It was dark.
Celya couldn’t remember the last time she sat awake so long without turning on the lights, or when midnight had last seemed such a deep hour. Her knees were beginning to ache from the tight angle she held them, and she had sat still so long the edges of her arms, hands, fingers had started to blur. She had one hand tightly laced in her daughter’s hand for such a stretch of time that the sensation had sunk deeper than her bones and her mind was beginning to wonder if it felt anything at all. Almost, she wondered if she still had hands, if she asked them to move if she might find that her limbs had faded away while she just tried to breathe.
She couldn’t turn on a light. She wanted to more than she wanted to take her next heartbeat or feel her next breath, but she could not, and she wasn’t sure if it was because she knew what light would bring, or if she simply didn’t have the hands or feet anymore to strike the match, light the wick, replace the glass on the lamp.
Celya couldn’t remember another darkness like this, that hung in curtains around her familiar room and never cleared. She had been blinking into it for hours, waiting for the shadows to clear into the strange gray light eyesight sorted out in the middle of the night. She knew she was staring at her bedpost, at the dresser on the other side of it, and the wall behind that, the shaded corner deepened by the thick curtains on either side of it, the carved door. But she had to blink harder, faster, to see the real edges of them, not the memories she’d memorized.
It was dark. Too dark, and just their breathing was turning to shy sighs sliding sideways into something sinister between the silences. Just their breathing was shaking her.
And then, on a sudden, too loud, and too dim, and too sharp, and too near, something shouted. Something crashed. Something ran and something broke. It was in the hall, echoing on stone, and moving too quickly. Celya tightened her hold on her daughter, wrapped an arm around her and dragged her close. She held her daughter’s head tight against her shoulder, and she wished for the quiet shudder of breath again.
The shouts faded. The crashing stopped with a bone-jarring crescendo. And a few minutes later, they came back, a little farther away. Faded. Returned, closer. Faded, returned, around a different corner. And in between breathing felt treacherous, like lifting too-heavy iron where her ribs should be, like yelling down an echoing valley when she should have been absolutely silent.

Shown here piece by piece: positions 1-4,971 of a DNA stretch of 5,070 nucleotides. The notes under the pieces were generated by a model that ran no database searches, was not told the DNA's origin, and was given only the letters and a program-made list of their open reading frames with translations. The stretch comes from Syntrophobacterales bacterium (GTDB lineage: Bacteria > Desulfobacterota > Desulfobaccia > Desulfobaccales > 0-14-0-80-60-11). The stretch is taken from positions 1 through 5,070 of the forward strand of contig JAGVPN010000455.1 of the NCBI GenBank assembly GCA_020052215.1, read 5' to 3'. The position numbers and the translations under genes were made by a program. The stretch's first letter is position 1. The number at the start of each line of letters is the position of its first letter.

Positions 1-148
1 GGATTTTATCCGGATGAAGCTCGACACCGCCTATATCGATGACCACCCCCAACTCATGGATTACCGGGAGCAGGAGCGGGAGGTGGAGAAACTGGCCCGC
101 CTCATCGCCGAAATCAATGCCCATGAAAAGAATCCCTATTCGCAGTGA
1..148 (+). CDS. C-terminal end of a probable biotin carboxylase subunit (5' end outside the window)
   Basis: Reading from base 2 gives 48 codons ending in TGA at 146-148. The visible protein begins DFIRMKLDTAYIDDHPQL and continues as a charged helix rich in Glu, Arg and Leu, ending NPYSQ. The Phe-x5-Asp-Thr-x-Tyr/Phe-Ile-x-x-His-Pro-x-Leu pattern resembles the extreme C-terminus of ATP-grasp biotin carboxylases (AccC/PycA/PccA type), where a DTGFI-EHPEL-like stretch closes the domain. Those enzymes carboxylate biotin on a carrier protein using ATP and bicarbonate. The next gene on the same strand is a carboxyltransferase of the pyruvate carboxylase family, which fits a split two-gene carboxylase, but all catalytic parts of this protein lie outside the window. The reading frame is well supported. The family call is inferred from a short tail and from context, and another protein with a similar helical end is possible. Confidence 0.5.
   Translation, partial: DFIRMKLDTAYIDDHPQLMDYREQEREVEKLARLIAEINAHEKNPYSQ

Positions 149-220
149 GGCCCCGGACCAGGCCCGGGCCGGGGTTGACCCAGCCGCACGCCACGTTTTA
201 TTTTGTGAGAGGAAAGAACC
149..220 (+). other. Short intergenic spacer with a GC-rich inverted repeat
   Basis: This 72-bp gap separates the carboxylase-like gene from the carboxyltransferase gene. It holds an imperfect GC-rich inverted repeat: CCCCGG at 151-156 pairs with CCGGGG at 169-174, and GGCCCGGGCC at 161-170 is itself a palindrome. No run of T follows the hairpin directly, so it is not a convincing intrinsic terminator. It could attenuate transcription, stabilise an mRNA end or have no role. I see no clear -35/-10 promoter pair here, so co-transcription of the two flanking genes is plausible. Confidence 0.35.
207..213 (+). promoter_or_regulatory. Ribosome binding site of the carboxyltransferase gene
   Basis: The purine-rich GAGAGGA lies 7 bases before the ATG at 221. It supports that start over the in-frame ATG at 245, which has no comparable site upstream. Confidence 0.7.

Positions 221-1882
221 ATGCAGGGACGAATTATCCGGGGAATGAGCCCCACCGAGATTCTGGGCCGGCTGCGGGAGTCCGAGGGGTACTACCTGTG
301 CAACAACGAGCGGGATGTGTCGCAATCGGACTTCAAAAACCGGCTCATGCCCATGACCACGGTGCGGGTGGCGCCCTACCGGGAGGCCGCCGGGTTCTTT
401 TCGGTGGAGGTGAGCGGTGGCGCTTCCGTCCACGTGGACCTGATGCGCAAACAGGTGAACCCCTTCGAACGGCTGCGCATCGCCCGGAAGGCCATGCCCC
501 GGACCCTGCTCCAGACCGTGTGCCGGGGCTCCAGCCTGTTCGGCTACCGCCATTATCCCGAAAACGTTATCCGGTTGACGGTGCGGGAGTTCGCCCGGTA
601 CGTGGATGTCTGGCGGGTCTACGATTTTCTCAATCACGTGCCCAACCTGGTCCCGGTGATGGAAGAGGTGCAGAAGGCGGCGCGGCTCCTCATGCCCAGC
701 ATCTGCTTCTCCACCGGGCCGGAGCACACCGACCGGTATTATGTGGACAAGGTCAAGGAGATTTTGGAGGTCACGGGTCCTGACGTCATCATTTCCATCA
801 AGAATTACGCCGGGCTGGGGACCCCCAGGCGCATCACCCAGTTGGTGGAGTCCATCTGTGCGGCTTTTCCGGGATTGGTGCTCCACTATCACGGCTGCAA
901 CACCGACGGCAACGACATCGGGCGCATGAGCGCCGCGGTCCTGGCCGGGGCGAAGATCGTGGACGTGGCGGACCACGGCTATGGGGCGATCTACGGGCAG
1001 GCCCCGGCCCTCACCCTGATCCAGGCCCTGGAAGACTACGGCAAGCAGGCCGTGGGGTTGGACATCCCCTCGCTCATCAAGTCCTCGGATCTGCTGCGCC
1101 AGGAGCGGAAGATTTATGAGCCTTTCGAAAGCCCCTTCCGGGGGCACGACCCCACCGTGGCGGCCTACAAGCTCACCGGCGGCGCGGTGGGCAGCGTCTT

And the dark never shifted, no matter how many times she blinked it away.
Her knees ached.
The shouting came and went. The breaking started and ended.
Something shuffled outside the door.
Celya felt her daughter close her fist in her skirts, pulling at the fabric.
The door latch clicked. A shadow shifted, and Celya imagined or saw the handle turning. The darkness stayed, thick with new whispers, someone else breathing, someone’s skirts rustling, someone’s boots tapping in even strides. The door settled shut, silent except for a vague, deep echo of wood tapping together.
Celya tried not to move, tucked into her corner where the dark was deepest. But she found her daughter’s hand again, held her fingers over the bunched cloth.
The woman at the door moved a few long strides into the room, looking around with something long and silver hanging from her hand.
“Celya?” the woman whispered finally.
And Celya’s chest almost collapsed under the weight of the iron as she dragged in too quick a breath. “I’m here,” she told her aunt. And she still didn’t move.
Her aunt, Evelyne closed the gap between them, sank to the floor beside her. There was blood on her cheek, a thin line that ran along the bone, and more spattered into the loose knot of her hair.
“Are you all right?” Evelyne asked her.
“We’re fine,” Celya said.
Evelyne held her eye until she was sure there was no lie in that, then squeezed Celya’s hand. “Follow me,” she murmured. “I can get us out.”
Celya started to rise, then stopped when her daughter held her back. Wide-eyed, she looked up at Celya, mouth tight while she tried to swallow something that wouldn’t keep to her chest. She was twelve and hadn’t curled into her mother’s side this way in years, but now she held too tight, and didn’t let go. Celya pulled gently on her hand.
“It’s time to go,” she told her.
“What’s out there?” her daughter asked.
Evelyne and Celya looked at each other, slow. The quiet stretched, not quite silence anymore, and not the shudder of breath either. There was no way they could tell her what was happening. There was no explanation for this.
Evelyne turned back to Celya’s daughter first, calm, even as she brushed absently at the cut on her cheek. “It’s only ghosts,” Evelyne told her seriously. “We have to creep past them, or they’ll make us ghosts, too.”
“Ghosts?” her daughter repeated. She sounded a little steadier, if just for knowing what it was.
“Come on,” Evelyne said. She held her hand out to the girl. “It’s only ghosts.”
Happy Halloween, everyone! Here’s hoping your darkness clears, or carries only ghosts.